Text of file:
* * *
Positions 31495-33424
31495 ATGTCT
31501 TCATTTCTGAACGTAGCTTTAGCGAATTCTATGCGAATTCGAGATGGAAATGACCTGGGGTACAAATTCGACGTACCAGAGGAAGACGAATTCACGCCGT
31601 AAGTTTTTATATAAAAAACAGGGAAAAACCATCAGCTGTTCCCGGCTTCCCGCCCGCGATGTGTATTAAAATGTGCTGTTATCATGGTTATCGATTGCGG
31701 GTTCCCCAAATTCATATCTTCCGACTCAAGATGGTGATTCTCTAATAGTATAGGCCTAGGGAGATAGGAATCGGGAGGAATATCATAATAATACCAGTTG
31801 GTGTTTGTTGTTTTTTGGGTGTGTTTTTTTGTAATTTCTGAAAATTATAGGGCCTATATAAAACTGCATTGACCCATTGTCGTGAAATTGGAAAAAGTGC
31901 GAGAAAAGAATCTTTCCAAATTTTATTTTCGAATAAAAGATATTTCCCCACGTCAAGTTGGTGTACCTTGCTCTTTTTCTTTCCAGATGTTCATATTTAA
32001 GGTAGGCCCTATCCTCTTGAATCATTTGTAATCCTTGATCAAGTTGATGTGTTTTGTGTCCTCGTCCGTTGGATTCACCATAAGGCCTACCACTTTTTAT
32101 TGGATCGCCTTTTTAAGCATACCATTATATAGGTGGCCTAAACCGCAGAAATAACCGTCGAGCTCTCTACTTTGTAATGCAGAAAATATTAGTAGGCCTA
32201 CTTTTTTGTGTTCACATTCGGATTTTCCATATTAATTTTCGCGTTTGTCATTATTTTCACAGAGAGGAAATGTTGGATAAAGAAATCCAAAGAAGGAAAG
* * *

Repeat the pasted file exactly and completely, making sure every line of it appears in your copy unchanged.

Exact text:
Positions 31495-33424
31495 ATGTCT
31501 TCATTTCTGAACGTAGCTTTAGCGAATTCTATGCGAATTCGAGATGGAAATGACCTGGGGTACAAATTCGACGTACCAGAGGAAGACGAATTCACGCCGT
31601 AAGTTTTTATATAAAAAACAGGGAAAAACCATCAGCTGTTCCCGGCTTCCCGCCCGCGATGTGTATTAAAATGTGCTGTTATCATGGTTATCGATTGCGG
31701 GTTCCCCAAATTCATATCTTCCGACTCAAGATGGTGATTCTCTAATAGTATAGGCCTAGGGAGATAGGAATCGGGAGGAATATCATAATAATACCAGTTG
31801 GTGTTTGTTGTTTTTTGGGTGTGTTTTTTTGTAATTTCTGAAAATTATAGGGCCTATATAAAACTGCATTGACCCATTGTCGTGAAATTGGAAAAAGTGC
31901 GAGAAAAGAATCTTTCCAAATTTTATTTTCGAATAAAAGATATTTCCCCACGTCAAGTTGGTGTACCTTGCTCTTTTTCTTTCCAGATGTTCATATTTAA
32001 GGTAGGCCCTATCCTCTTGAATCATTTGTAATCCTTGATCAAGTTGATGTGTTTTGTGTCCTCGTCCGTTGGATTCACCATAAGGCCTACCACTTTTTAT
32101 TGGATCGCCTTTTTAAGCATACCATTATATAGGTGGCCTAAACCGCAGAAATAACCGTCGAGCTCTCTACTTTGTAATGCAGAAAATATTAGTAGGCCTA
32201 CTTTTTTGTGTTCACATTCGGATTTTCCATATTAATTTTCGCGTTTGTCATTATTTTCACAGAGAGGAAATGTTGGATAAAGAAATCCAAAGAAGGAAAG